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Carbon Flux, Water Year 2002. WATER DISCHARGE. Intensive Sampling. DISSOLVED INORGANIC CARBON. Fixed Station Network. YUKON RIVER AT EAGLE. Carbon Yield, Water Year 2002. PARTICULATE INORGANIC CARBON. PARTICULATE ORGANIC CARBON. YUKON RIVER. June & Aug-Sept., 2002. Yukon R. at Eagle.

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Carbon Flux, Water Year 2002

WATER DISCHARGE

Intensive Sampling

DISSOLVED INORGANIC CARBON

Fixed Station Network

YUKON RIVER AT EAGLE

Carbon Yield, Water Year 2002

PARTICULATE INORGANIC CARBON

PARTICULATE ORGANIC CARBON

YUKON RIVER

June & Aug-Sept., 2002

Yukon R. at Eagle

POC

7/1/02

7/1/01

7/1/01

5

7/1/02

Porcupine R.

6.55 Tg C

188 km3

1,000,000

11%

June & Aug-Sept., 2003

30,000

3.0

35

7/1/01

7/1/02

0.6

DIC

Yukon R. near Stevens Village

7/1/02

7/1/01

Yukon River:

0.7

4.5

Eagle

Yukon River:

Yukon River:

Yukon River:

Yukon River:

DOC

Eagle

Eagle

Eagle

Eagle

1.2

16

DIC

900,000

PIC

Tanana R.

8

Stevens

21%

Stevens

Stevens

Stevens

Stevens

30

PIC

To atmosphere

4

Yukon R. at Pilot Station

DOC

2.5

25,000

DIC

Pilot Station

0.5

0.6

Pilot Station

Pilot Station

Pilot Station

Pilot Station

800,000

14

DOC

7

57%

Porcupine

River

POC

PIC

1.0

3.5

POC

CO2

Porcupine River

Porcupine River

Porcupine River

Porcupine River

Porcupine River

11%

25

700,000

YUKON RIVER AT STEVENS VILLAGE

Total C (Tg C)

Total Water Discharge (km3)

0.5

6

12

0.4

2.0

20,000

Tanana River

3

15%

Tanana River

Tanana River

Tanana River

Tanana River

Stevens

Village

109 grams PIC d-1

Fort Yukon

Koyukuk River

3.63 Tg C

104 km3

109 moles PIC d-1

POC

600,000

0.8

109 grams DIC d-1

Flux (g C yr-1 x 1012)

109 grams POC d-1

109 moles DIC d-1

POC

5

20

Discharge (m3 sec-1)

109 moles POC d-1

Discharge (ft3 sec-1)

River

2.5

0.4

10

8%

C Yield per watershed area (moles C m-2 yr-1)

0.3

DOC

6%

1.5

500,000

15,000

Yukon

2.63 Tg C

76 km3

4

2

20%

Tanana River

0.6

8

0.3

15

Eagle

400,000

40

1.5

0.2

3

DIC

DIC

1.0

PIC

10,000

6

DOC

35

0.2

300,000

62%

0.79 Tg C

24 km3

10

10%

1

0.4

56%

2

YUKON RIVER AT PILOT

0.36 Tg C

12 km3

17%

30

Pilot Station

0.1

STATION

4

200,000

0.5

0.1

0.5

POC

5000

25

1

5

Whitehorse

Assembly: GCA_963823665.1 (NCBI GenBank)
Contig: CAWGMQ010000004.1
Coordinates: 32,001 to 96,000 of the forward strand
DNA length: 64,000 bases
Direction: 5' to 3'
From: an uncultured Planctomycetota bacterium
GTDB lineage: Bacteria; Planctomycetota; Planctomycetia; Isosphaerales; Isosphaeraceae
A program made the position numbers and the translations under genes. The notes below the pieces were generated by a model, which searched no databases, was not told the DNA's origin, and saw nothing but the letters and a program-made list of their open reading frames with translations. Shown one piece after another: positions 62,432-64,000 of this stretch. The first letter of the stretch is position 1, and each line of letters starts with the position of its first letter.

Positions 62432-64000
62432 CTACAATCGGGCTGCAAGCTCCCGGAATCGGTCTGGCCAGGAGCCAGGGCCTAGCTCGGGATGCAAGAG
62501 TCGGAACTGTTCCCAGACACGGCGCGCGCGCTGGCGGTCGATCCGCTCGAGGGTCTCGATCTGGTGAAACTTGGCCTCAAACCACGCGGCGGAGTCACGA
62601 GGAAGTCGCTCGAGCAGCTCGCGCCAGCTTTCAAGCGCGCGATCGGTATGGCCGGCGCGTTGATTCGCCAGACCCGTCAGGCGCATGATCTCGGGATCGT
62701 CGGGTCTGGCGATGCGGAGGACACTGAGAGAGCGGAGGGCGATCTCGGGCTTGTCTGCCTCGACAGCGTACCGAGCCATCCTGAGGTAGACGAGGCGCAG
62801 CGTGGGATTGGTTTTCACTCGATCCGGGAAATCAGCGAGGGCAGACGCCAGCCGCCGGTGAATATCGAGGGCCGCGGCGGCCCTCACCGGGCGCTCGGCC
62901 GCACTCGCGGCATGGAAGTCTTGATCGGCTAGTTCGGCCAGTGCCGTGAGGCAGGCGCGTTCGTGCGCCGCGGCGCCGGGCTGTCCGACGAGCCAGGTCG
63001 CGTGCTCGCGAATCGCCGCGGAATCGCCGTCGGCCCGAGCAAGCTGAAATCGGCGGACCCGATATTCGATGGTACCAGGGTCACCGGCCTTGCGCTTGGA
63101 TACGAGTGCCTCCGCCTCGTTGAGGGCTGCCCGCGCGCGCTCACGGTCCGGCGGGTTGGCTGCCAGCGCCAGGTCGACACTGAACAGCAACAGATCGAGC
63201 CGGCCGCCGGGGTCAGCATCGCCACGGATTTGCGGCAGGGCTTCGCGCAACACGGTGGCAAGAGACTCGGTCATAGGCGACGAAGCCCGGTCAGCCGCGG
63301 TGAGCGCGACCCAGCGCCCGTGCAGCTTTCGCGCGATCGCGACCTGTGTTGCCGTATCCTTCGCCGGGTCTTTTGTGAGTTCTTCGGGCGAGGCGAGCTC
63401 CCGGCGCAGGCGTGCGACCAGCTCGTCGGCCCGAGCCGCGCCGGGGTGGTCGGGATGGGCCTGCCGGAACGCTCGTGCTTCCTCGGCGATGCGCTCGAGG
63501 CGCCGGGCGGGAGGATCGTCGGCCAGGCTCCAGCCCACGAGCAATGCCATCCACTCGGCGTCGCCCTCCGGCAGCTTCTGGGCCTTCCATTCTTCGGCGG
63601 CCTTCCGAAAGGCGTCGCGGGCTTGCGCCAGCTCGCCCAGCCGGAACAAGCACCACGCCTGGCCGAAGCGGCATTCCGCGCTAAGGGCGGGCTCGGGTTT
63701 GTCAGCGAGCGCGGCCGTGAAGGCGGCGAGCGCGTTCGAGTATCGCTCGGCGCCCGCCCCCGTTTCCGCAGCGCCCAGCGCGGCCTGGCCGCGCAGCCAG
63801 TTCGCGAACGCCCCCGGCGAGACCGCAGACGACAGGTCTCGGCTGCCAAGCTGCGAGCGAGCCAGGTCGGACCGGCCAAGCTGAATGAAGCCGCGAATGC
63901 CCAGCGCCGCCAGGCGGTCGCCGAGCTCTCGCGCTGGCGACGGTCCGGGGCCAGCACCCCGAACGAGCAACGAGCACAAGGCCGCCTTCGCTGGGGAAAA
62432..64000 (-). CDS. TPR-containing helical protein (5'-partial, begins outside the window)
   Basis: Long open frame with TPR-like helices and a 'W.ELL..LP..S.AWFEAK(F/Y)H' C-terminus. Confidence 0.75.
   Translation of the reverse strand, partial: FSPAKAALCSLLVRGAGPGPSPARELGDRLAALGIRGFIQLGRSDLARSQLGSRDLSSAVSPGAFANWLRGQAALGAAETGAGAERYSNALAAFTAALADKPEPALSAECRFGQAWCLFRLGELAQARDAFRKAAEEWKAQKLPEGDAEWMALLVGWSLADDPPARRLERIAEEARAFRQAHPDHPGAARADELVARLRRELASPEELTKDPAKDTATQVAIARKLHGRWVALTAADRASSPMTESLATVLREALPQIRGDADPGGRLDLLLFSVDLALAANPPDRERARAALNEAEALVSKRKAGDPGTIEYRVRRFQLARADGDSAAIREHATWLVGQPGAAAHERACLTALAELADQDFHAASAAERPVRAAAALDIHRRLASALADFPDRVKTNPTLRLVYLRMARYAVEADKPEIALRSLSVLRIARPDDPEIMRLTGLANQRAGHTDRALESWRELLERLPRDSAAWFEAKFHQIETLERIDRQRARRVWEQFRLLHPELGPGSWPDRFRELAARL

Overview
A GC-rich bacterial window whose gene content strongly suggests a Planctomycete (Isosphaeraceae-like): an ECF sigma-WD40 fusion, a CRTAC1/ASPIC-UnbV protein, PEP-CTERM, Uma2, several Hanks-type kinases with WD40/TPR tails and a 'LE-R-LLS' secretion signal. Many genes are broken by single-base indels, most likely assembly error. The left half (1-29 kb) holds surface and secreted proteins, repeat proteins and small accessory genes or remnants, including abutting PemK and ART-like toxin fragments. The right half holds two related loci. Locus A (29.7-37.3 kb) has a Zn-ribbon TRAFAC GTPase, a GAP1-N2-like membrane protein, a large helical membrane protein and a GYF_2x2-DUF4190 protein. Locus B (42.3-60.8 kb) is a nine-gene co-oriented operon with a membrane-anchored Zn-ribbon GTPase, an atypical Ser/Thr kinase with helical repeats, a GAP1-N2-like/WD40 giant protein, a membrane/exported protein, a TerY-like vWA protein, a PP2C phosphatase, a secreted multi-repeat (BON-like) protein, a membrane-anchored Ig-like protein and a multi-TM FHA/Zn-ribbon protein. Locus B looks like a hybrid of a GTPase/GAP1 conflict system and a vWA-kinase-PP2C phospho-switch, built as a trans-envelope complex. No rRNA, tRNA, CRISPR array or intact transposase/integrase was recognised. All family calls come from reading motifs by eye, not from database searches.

PIC

Major Drainage Basins

0.2

7%

100,000

0

20

2

DOC

0

Porcupine

River

Tanana River

Yukon River

at Eagle

Yukon River

at Stevens

Village

Yukon River

at Pilot

Station

6%

Annual water yield (cm yr-1)

0

0.0

Upper Yukon R. & Headwaters

Porcupine

River

Tanana River

Yukon River

at Eagle

Yukon River

at Stevens

Village

Yukon River

at Pilot

Station

21%

15

0.0

0

Porcupine R.

0

0

3/1/01

6/1/01

9/1/01

12/1/01

3/1/02

6/1/02

9/1/02

0

0.0

Tanana R.

9/1/02

3/1/01

6/1/01

9/1/01

12/1/01

3/1/02

6/1/02

3/1/01

6/1/01

9/1/01

12/1/01

3/1/02

6/1/02

9/1/02

CO2 = 1.2 Tg C

Total = 7.75 Tg C

10

East Central Yukon R.

3/1/01

6/1/01

9/1/01

12/1/01

3/1/02

6/1/02

9/1/02

0

0.25

0.5

0.75

1

1.25

PIC

Koyukuk R. & West, Lower Yukon R.

DIC

7%

moles C m-2 yr-1

65%

DISSOLVED ORGANIC CARBON

7/1/01

7/1/02

3.0

35

30

2.5

25

2.0

109 grams DOC d-1

20

109 moles DOC d-1

1.5

15

1.0

10

0.5

5

0.0

0

3/1/01

6/1/01

9/1/01

12/1/01

3/1/02

6/1/02

9/1/02

Export of water and carbon from the Yukon River basin to the Bering Sea

Robert Striegl (rstriegl@usgs.gov), Mark Dornblaser (mmdornbl@usgs.gov), Paul Schuster (pschuste@usgs.gov), Michael Reddy (mmreddy@usgs.gov) Timothy Brabets (tbrabets@usgs.gov), and George Aiken (graiken@usgs.gov)

National Stream Quality Accounting Network (NASQAN)

NASQAN Yukon River Project: http://water.usgs.gov/nasqan

Introduction

The U.S. Geological Survey is conducting a five-year (2001-2005) study of the water quality of the Yukon River basin (855,000 km2) from the Yukon River headwaters in Canada to the Bering Sea. Climatic warming of the Yukon River basin is resulting in lengthening of the growing season, melting of permafrost, and deepening of the soil active layer.These and related processes are anticipated to result in changes in water and sediment chemistry and discharge in upcoming decades. As a first step in understanding the these changes, we are monitoring water discharge and making frequent water and sediment chemistry measurements on the upper, middle, and lower Yukon River and on the Tanana and Porcupine Rivers. This poster presents water discharge and inorganic and organic carbon fluxes and yields for water year 2002.